Micro urban cars keep failing and companies refuse to give up
Navigating the urban landscape involves a lot of driving around and trying to find a parking spot. But the concept of a micro-urban vehicle has failed over and over again. From the 1964 BMW Isetta to the 1985 Replica Cursor, we can fill an entire junkyard with failed microcars.
Microlino is the lastest contester trying to make micro-vehicle happen. We couldn’t help but wonder what led to the downfall of its microcar brothers and how would this electric car is different.
Since the beginning of the history of automobiles, cars have been more than just a practical tool to get you from point A to point B. Cars reflect the owner’s personality.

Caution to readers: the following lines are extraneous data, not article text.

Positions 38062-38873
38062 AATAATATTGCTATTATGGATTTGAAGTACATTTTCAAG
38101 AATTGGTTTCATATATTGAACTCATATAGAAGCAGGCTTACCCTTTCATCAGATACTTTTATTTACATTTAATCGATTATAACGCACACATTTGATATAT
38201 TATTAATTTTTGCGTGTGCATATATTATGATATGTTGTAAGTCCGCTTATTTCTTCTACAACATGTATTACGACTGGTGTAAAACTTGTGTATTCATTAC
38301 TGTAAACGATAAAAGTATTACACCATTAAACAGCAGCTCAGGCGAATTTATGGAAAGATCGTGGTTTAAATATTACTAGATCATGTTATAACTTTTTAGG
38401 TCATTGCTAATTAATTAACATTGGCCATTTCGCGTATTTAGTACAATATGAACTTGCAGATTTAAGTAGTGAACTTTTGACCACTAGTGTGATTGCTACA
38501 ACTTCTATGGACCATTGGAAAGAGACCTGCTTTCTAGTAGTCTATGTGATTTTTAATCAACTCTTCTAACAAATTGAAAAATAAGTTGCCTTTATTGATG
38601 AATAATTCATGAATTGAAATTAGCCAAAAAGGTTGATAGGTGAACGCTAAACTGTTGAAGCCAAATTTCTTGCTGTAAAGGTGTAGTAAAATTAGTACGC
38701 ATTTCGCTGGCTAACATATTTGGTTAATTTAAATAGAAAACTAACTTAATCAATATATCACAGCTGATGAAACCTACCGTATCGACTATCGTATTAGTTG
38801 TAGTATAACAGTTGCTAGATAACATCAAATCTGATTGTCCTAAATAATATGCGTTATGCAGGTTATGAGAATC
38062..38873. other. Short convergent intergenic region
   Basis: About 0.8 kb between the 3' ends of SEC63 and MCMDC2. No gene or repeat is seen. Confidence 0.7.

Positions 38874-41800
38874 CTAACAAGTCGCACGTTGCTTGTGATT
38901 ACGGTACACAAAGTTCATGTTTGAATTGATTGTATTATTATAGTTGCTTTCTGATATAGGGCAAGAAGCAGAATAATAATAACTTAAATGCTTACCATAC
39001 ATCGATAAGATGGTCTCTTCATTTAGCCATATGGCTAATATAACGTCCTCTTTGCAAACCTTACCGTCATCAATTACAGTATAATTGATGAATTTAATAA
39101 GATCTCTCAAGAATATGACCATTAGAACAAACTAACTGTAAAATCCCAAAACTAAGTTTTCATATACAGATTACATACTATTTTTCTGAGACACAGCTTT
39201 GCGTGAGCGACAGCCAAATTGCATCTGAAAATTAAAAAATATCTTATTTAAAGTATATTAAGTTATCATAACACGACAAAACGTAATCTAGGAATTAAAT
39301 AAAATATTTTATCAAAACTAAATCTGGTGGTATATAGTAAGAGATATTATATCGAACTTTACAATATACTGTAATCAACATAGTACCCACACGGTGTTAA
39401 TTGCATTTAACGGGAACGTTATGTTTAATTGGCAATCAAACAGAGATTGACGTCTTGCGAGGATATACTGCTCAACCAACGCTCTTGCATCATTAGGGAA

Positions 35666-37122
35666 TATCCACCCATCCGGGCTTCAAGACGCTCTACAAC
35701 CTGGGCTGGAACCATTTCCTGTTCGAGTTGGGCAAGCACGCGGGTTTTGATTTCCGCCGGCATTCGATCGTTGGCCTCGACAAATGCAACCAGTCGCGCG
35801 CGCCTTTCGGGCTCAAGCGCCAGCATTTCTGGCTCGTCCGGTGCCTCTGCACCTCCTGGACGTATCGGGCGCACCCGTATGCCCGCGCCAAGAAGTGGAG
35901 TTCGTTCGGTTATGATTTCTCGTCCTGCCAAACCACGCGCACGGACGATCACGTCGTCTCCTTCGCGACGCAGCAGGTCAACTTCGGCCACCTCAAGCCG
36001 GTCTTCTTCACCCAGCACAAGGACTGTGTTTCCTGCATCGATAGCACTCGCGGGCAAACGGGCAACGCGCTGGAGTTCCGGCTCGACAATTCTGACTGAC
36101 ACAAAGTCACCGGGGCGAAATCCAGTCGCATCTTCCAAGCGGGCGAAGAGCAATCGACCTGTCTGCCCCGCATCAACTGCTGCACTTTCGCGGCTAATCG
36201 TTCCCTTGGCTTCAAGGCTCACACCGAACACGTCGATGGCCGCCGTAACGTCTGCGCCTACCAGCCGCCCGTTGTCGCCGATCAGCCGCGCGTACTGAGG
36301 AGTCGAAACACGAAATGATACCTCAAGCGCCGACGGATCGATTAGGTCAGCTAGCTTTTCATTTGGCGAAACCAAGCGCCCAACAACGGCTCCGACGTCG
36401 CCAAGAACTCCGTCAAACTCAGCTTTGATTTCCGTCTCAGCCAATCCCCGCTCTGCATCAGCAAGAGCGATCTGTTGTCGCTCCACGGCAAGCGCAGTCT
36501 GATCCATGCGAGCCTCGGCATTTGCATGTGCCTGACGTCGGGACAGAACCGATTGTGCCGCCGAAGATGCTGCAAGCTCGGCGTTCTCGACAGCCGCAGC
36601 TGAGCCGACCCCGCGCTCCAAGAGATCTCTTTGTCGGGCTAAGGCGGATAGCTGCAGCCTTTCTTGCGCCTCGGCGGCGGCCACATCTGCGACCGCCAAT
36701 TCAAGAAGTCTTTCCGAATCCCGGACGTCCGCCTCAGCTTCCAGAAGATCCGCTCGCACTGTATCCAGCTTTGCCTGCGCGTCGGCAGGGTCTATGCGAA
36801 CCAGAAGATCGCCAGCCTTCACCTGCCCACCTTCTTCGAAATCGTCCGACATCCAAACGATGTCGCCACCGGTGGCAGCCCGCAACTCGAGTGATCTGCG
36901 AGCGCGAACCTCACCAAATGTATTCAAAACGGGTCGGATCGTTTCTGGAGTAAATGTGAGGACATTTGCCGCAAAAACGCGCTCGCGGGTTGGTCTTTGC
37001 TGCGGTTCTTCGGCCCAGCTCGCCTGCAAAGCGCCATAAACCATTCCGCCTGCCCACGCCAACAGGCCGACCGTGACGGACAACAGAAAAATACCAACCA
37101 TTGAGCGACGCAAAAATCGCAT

People who buy beat-up used Honda civics often have to endure constant jeering from friends and strangers.
Imagine picking up your date in one of these tiny cars. And God forbid if the owner ever has to give more than one person a ride.
The two-seater Microlin can perform respectably for its size. It has a maximum speed of 56 miles per hour and a range of 125 miles per one charge.
It would take four hours to charge with a standard charging socket and one hour with a Type 2 connector. The car measures at 7.8 feet and weighs under a thousand pounds.
It is lighter than the latest smart model and has a slightly longer torso.
Microlino sells at $14,000. We can’t imagine why people would buy this when they can buy a decent used Honda Civic for cheaper or pay a little more to get a new Mercedez smart.
If you are interested in using it as a toy car, for the $14,000 price tag, you can get a train of golf carts or ATVs for ten times the fun of an electric motor.